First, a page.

Senator Fiona O’Loughlin highlights the gender imbalance in STEM

Fianna Fail Education Spokesperson and Chair of the Oireachtas Women’s Caucus Senator Fiona O’Loughlin marked science week in the Seanad on Thursday and commended the phenomenal work of the science community in the light of the covid pandemic, but also highlighted the lack of female participation in STEM.

Senator O’Loughlin said “I think we have all got a renewed sense of gratitude and of respect for the pivotal work that is carried out within the scientific community. There is absolutely no doubt, that without the tireless and ground-breaking research within the scientific sphere we would not be where we are today in terms of Covid 19. That our children would not be back in classrooms, that we would not be able to see our loved ones get married or honour our dead in a meaningful way. The development of vaccines has given everyone in this country their lives back- and we owe the scientific community enormous gratitude for all they have contributed to our society, not just in Ireland but globally.”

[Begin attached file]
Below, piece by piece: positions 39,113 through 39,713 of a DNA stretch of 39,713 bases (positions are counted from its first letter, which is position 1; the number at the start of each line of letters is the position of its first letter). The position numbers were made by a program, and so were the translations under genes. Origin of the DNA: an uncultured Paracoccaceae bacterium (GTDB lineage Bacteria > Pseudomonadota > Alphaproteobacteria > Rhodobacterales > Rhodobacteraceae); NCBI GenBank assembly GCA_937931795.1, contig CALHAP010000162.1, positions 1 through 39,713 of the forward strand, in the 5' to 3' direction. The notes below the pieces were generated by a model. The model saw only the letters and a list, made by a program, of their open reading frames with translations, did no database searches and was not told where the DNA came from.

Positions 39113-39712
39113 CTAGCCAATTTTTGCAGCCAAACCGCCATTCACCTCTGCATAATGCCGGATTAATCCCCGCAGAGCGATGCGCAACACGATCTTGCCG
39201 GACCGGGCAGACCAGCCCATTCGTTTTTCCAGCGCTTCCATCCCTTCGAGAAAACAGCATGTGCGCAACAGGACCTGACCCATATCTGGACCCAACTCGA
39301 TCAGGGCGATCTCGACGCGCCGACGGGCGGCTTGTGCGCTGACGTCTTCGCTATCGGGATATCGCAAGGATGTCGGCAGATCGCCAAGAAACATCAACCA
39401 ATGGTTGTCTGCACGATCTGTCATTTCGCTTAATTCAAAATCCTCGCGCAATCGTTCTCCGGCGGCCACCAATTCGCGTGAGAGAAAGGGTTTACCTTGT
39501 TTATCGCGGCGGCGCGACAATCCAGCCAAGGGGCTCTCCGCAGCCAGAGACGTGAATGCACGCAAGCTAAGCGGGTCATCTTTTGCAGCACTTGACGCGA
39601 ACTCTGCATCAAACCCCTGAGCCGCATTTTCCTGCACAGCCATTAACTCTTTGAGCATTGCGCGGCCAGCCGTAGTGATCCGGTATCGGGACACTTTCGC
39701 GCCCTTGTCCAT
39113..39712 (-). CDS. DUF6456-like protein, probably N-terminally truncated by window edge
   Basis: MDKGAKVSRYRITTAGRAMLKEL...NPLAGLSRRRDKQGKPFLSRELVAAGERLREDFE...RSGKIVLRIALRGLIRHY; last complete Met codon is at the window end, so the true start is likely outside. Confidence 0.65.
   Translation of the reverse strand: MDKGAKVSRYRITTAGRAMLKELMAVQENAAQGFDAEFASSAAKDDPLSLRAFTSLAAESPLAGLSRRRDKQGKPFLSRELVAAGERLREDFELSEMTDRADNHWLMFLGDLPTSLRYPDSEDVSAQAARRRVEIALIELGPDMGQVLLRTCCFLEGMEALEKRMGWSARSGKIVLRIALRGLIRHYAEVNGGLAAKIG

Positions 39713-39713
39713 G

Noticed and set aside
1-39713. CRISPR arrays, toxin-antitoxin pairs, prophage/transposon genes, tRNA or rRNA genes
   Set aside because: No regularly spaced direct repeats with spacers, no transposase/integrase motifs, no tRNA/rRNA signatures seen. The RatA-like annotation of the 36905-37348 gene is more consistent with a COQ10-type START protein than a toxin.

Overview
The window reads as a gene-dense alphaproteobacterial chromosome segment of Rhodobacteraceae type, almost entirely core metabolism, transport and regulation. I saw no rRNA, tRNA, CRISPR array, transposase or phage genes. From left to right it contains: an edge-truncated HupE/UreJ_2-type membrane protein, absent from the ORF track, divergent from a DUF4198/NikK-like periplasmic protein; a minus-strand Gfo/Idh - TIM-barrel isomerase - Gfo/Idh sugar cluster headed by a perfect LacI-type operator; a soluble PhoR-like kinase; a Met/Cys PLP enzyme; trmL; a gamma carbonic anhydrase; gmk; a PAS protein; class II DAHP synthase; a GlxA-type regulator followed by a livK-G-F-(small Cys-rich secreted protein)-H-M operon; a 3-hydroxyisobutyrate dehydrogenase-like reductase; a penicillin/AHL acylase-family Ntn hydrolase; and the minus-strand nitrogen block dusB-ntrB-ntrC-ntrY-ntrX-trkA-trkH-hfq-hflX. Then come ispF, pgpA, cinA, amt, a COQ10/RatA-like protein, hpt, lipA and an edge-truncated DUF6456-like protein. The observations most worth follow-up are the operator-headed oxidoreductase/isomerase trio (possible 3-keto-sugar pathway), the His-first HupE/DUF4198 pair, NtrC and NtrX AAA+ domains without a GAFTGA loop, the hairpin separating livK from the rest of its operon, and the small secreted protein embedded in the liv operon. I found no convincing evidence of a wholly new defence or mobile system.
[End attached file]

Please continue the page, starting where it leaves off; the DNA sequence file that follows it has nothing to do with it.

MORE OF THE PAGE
“I also paid tribute to two local trailblazers – to Dr Teresa Lambe OBE from Kilcullen for her phenomenal contribution to the development of the Astra Zeneca vaccine and also to Dr Kathleen Lonsdale born in Newbridge in 1903 who played a fundamental role in establishing the science of crystallography.”

“Whilst we have made great progress, I did highlight the gender imbalance in STEM (Statistics, Technology Engineering and Maths). A recent U. C. D. Study showed that over 40% of boys list a STEM course versus just 19% of girls on their CAO. Also, the European University Institute found that just 1 in 6 engineering graduates are women.”

Fiona concluded “Women in Technology and Science Ireland are hosting a STEM Student Career Series tomorrow, and I would encourage any young girl out there who has been inspired by what they saw throughout science week to pop along and consider STEM. The talented young women are out there, and they have a contribution to make, but we need to nurture and encourage them into the field”